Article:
Adventist Youth Honors Answer Book/Arts and Crafts/Model Cars

From Pathfinder Wiki
Jump to: navigation, search
Other languages:
English • ‎español

Model Cars
General Conference

Arts and Crafts

Skill Level 1
Year of Introduction: 1928




1. Build at least one plastic model car from the parts supplied in a kit. Car must be stock in every respect.

Plastic model kits can be bought at most hobby shops and craft stores. You can also find them on the Internet, consignment shops, yard sales, thrift stores, and at large retailers.

The requirement that the car be "stock" means that the car must be assembled as per the basic instructions that come with the kit to look like the prototype, but which could be painted in any of a variety of colors. In fact, painting a plastic model is the most critical step to make the model look like a miniature real car. It does not mean that it must be a racing "stock" car.

Most kits require model glue, a craft knife (or sprue cutter), tweezers, and paint and paint brush or spray paint. Some kits are snap-together, but the better ones require glue. These items can be purchased in the same places that sell model cars.

2. Build a second car using extra accessories included in the kit or create alterations using putty and/or parts from other kits. (Decals don't count). Include paint job.

The real fun of model car building is in personalizing and customizing your model to make it unique and interesting.

Some car kits come with extra parts that can be used to modify or change the outlook of the finished car. Take these parts or another entire car kit and mix them to create an entirely new car look. An example would be to take the "chrome" side exhaust from a dodge viper or older corvette model and apply it to the sides of another vehicle or the spoiler from an foreign model car or even a "tuner car" and add it to a car without a spoiler to make it look more sporty. Many after market accessories can be purchased or fabricated.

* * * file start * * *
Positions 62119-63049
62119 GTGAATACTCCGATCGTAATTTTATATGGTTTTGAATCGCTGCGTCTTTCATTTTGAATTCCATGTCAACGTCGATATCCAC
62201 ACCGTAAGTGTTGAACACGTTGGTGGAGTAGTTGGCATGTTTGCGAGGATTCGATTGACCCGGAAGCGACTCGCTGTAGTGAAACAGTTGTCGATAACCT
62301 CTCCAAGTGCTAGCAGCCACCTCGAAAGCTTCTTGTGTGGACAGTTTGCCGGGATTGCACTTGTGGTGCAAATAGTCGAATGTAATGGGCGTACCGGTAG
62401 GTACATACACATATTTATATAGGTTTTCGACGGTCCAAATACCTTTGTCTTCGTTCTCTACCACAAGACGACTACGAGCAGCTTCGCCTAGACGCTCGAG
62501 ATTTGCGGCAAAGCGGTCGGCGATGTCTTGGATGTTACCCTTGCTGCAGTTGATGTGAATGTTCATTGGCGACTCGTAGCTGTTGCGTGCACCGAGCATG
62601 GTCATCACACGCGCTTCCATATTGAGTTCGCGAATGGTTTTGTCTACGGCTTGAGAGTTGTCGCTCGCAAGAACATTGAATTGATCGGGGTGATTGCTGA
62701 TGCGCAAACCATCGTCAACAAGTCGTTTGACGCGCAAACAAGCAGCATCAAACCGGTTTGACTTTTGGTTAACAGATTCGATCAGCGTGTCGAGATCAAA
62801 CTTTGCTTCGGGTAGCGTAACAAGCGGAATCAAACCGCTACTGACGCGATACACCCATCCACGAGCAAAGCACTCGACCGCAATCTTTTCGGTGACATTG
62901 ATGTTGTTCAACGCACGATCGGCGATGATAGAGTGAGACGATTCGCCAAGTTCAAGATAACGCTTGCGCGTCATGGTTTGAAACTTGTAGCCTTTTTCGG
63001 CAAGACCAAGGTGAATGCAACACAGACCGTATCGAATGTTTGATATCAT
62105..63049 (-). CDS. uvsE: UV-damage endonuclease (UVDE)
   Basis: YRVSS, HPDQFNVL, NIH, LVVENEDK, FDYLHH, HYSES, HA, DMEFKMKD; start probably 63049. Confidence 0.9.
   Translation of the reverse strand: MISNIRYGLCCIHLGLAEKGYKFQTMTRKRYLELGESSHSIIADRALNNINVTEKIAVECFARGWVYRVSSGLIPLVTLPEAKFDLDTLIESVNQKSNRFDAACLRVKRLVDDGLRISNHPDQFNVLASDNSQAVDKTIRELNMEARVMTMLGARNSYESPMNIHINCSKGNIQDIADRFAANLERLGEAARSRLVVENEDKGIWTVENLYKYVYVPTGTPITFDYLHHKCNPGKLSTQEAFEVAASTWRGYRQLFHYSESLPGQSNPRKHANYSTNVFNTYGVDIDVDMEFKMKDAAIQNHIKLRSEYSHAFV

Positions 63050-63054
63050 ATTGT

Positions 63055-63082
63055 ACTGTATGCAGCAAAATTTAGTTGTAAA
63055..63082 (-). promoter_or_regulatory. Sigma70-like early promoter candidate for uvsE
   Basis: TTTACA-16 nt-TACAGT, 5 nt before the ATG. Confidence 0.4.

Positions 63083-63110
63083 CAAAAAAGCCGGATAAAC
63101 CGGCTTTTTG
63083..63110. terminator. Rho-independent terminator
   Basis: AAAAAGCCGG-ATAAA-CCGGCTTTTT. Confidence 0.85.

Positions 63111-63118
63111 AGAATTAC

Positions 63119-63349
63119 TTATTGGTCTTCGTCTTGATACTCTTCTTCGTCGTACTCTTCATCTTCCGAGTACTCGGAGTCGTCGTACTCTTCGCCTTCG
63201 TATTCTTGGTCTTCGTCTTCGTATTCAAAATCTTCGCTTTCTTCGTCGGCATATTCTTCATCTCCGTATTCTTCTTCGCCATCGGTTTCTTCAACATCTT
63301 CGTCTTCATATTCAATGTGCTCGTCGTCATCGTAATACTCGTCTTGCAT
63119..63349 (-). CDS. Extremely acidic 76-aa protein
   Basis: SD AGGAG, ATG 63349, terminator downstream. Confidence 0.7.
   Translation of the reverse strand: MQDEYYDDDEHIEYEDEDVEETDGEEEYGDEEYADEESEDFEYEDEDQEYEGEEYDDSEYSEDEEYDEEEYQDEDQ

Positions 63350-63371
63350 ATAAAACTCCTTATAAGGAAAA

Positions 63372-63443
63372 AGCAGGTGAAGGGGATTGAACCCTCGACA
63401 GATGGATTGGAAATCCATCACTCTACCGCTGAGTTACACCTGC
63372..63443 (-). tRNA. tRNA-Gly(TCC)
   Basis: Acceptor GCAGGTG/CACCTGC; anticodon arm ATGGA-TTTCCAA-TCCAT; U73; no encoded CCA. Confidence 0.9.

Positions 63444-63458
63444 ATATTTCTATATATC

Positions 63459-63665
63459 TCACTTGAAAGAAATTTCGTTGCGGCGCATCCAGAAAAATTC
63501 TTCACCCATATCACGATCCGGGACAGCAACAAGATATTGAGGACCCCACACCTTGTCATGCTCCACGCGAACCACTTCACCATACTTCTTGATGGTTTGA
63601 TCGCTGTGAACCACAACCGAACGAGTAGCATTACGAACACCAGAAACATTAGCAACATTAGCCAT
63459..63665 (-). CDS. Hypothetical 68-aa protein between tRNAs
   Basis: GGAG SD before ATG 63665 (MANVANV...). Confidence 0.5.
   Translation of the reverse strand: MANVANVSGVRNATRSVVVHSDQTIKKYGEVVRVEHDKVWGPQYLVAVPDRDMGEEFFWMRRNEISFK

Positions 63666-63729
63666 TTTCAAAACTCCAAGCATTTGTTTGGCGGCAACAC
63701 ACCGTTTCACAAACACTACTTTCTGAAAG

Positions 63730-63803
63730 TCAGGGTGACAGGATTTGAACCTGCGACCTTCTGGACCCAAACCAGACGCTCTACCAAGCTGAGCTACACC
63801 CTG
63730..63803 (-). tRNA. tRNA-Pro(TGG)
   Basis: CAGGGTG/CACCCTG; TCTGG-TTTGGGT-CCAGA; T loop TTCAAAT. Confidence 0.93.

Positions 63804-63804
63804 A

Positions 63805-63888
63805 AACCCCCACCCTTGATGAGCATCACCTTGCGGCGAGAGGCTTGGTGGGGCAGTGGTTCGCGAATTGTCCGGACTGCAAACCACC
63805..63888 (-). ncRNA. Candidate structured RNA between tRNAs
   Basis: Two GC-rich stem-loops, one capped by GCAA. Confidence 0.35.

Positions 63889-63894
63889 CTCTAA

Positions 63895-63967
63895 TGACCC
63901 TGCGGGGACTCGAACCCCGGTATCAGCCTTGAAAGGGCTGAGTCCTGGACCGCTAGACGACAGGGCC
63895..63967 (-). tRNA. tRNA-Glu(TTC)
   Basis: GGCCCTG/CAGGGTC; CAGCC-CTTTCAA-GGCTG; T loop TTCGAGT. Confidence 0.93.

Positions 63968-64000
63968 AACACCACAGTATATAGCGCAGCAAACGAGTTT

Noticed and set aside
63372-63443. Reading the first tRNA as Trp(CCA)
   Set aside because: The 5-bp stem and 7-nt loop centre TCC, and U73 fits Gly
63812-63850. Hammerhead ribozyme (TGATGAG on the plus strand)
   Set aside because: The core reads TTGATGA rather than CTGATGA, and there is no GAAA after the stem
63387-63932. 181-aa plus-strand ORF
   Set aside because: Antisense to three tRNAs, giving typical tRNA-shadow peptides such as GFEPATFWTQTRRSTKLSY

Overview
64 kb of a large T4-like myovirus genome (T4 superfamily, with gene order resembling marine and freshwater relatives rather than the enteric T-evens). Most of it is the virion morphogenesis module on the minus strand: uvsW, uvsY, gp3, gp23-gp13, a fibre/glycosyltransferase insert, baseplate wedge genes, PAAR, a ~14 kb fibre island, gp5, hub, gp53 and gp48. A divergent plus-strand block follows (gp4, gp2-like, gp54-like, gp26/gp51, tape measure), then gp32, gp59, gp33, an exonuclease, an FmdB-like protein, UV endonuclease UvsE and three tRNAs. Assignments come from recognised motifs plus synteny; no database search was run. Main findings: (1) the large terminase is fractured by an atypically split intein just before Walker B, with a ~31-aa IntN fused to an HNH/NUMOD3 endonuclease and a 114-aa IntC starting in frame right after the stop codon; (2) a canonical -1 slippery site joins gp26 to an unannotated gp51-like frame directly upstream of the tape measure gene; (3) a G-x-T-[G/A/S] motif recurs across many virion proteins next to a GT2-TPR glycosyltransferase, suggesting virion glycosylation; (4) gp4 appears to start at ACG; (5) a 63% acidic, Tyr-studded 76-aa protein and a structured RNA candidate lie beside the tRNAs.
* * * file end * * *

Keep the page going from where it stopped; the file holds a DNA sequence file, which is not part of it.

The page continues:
Painting is actually one of the first steps before model assembly. The paint may come with the model, or you may have to buy it separately. If you buy it separately, then try some different paint jobs. There are many different painting techniques to explore in model building. Consider different types of paint and different looks. Do you want your sports car model to have a showroom shine or maybe your model Jeep to look like it just came out of a mud bog! Look at the links in the reference section for guidance and ideas.

3. Write or give orally a report on the history of automobiles. Be sure to include interesting steps in the development process such as notes on engine sizes, automatic transmissions, power steering, computerized controls, etc.

You might look in the encyclopedia for some information about automobile history, car history, or any other number of variations. Try looking up other books in a near by library. If there is a museum that has an exhibit or focuses on cars, try these, as they almost always have excellent information. You might also try informational websites like http://www.about.com or http://www.themuseumofautomobilehistory.com/.

When this honor was first published automobiles had just become common place and many people would remember horse and buggies. Now, there is a lot of automobile history to consider. For your report you may wish to focus on an aspect of automobile history. Examples might include: racing cars, electric cars, growth and change in automobile manufacturing in your country etc. consider posting your report on your blog or a web 2.0 site so others can read the results of your research.

References

Model car painting guide